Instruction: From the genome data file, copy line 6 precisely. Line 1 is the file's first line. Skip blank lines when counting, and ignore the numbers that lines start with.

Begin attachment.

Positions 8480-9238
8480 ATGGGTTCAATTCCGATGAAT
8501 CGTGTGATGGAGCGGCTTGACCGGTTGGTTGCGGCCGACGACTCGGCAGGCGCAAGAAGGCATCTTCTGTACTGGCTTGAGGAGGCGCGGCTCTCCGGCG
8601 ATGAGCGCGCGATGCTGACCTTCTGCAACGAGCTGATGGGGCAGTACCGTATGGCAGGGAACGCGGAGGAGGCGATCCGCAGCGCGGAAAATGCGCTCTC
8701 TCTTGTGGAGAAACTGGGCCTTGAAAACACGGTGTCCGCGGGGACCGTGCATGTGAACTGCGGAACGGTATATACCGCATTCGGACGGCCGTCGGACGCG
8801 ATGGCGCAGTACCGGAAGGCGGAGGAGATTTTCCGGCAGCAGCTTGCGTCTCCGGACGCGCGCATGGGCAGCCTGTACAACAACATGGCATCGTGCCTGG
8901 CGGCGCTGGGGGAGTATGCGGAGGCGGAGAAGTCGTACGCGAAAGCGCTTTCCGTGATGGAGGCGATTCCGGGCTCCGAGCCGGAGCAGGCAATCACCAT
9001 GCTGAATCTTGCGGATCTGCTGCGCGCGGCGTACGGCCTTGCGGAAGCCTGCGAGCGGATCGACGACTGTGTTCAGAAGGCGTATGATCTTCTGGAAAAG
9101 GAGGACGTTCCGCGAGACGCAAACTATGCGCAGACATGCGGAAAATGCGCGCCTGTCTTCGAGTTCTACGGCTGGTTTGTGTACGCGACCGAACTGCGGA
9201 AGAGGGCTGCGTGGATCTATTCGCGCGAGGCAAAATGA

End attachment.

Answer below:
8801 ATGGCGCAGTACCGGAAGGCGGAGGAGATTTTCCGGCAGCAGCTTGCGTCTCCGGACGCGCGCATGGGCAGCCTGTACAACAACATGGCATCGTGCCTGG